Sound Range Website Goes Live!!

I’m thrilled to announce that the Sound Range Pilot Project is now live at:

The Sound Range Pilot Project is a community conversation about the changing acoustic landscape of the Clayoquot Sound UNESCO Biosphere Reserve region. As this unique area becomes increasingly busy, the noise associated with that busyness spills out into the surrounding area. Soundscapes—which researchers have found be markers of community health—affect daily life, artistic inspiration, wilderness experience and wildlife.
This project draws on many branches of our community to reflect changing local soundscapes, create better anticipation, understanding and resolution of issues and draw attention to the loss of traditional acoustic ecologies.
This pilot project is the first step in a platform for community representation through the joining of art, science and Indigenous knowledge—a platform that can continue to be built upon in future years.

Currently, the project is limited to two study areas: Lemmens Inlet and Tofino Harbour. As the project expands, more study areas will be added, including the pristine Sydney Valley, where the Clayoquot Biosphere Trust has been monitoring soundscapes for some time.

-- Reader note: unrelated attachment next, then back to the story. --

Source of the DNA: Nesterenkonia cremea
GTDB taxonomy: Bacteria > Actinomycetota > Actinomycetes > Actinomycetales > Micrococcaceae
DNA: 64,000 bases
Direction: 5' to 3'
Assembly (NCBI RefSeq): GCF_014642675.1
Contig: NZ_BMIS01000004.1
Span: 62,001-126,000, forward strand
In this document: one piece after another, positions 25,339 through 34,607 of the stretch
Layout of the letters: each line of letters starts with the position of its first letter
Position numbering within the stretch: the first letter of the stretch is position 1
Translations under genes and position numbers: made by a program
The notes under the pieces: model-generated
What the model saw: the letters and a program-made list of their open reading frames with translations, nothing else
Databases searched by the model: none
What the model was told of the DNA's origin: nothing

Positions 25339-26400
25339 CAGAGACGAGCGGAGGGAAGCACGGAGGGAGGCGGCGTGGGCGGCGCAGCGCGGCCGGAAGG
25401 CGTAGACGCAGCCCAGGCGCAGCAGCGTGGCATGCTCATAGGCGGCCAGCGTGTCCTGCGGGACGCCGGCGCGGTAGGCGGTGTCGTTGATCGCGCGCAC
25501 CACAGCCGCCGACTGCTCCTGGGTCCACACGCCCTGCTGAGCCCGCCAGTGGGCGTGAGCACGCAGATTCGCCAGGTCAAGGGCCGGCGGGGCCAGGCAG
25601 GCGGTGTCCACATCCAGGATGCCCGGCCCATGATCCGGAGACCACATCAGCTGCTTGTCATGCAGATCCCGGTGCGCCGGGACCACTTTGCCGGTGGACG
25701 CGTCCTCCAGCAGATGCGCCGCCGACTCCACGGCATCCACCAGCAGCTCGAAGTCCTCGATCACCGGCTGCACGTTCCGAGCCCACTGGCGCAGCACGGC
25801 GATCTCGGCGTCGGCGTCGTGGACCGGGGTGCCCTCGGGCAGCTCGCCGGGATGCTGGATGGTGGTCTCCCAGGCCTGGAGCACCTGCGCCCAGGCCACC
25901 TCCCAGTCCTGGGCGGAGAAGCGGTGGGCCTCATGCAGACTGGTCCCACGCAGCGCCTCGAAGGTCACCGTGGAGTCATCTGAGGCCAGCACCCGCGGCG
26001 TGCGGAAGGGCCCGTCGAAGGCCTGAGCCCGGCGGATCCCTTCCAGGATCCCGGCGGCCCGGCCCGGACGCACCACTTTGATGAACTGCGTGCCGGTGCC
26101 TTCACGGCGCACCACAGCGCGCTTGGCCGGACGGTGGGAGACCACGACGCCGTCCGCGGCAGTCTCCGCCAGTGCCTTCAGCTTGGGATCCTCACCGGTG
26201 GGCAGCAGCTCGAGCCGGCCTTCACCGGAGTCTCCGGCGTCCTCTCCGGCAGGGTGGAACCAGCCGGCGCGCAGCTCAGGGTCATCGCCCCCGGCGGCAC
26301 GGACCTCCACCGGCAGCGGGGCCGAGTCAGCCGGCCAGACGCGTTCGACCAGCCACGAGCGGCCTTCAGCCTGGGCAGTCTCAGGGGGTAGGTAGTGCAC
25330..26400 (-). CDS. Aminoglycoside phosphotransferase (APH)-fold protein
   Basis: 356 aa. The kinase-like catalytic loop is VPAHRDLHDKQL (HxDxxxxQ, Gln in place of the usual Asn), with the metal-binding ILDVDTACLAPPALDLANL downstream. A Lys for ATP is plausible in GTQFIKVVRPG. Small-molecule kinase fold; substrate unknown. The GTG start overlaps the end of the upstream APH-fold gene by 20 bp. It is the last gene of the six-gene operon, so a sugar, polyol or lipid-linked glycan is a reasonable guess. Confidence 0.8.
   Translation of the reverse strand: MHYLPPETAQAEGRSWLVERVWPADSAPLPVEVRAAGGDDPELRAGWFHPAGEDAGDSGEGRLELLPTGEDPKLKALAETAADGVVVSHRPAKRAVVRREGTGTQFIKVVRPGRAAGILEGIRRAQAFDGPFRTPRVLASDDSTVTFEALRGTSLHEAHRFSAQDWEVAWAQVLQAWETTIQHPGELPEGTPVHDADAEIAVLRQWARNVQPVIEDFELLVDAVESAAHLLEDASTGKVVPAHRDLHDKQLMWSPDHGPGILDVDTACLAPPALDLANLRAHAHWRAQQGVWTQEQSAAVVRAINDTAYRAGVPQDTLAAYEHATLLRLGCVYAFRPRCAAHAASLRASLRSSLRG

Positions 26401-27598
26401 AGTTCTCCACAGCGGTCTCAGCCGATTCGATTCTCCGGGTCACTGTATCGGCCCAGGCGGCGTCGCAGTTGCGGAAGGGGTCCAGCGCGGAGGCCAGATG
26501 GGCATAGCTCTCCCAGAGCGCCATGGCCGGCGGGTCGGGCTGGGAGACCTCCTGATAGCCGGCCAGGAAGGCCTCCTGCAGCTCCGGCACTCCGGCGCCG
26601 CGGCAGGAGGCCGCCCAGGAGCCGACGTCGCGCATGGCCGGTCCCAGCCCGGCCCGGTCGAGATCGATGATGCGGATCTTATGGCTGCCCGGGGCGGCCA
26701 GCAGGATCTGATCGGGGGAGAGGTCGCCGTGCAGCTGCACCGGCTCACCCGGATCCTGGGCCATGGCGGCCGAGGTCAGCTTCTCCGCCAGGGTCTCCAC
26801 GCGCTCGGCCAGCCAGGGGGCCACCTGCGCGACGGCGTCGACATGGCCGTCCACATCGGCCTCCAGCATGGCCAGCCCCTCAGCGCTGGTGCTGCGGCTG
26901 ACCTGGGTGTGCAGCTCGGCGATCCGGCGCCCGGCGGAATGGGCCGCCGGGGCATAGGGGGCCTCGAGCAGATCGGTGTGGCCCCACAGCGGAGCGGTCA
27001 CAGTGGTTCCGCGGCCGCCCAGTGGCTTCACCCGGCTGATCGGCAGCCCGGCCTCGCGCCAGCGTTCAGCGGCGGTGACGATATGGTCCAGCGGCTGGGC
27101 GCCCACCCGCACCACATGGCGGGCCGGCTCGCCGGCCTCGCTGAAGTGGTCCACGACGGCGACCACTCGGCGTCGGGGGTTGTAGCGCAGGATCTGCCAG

I would like to acknowledge my gratitude for the assistance of the Clayoquot Biosphere Trust, the District of Tofino and the Tofino Arts Council, as well as the members of the Tofino Poet Laureate working group. I would also like to thank the many community volunteers who donated their time or knowledge:

Levi Martin, Tla-o-qui-aht Language specialist and knowledge holder
Gisele Martin, Tla-o-qui-aht recorder of place names
Clare Watson, artist, map maker
Natalie Christensen, website designer
Kim Hoag, Tofino Arts Council and Poet Laureate Working Group
Cindy Hutchinson and April Froment, District of Tofino
Ian Cruickshank, biologist, sound recording, spectrographs
Dr Jim Darling, marine biologist, Remote Listening Project
Poets: Christine Lowther, Sherry Marr, Sarah Platenius and Jeanette Martinolich
Photographers: Wayne Barnes, Tim Webb, Ian Cruickshank, Christine Lowther, Alistair Horne


WANTED: Your Poems!

April is National Poetry Month!
This year’s theme: ”A World of Poetry.”

Given the situation interpret the theme however is necessary to share your very real observations, fears, hopes, wishes…

Send for the website: poems, poetic fragments, short creative prose.
(For website purposes multi-page poems are harder to represent visually, so maybe keep work under 20 lines. But let me know if you have something that just can’t work in that length..)

Share this post with anyone you think may be encouraged to write about the current situation.

Photo: J Streetly, detail of the stunning painting “Takes Back Twice” by Paul Pletka, taken at the Arizona Museum of Art.

Poem for our Times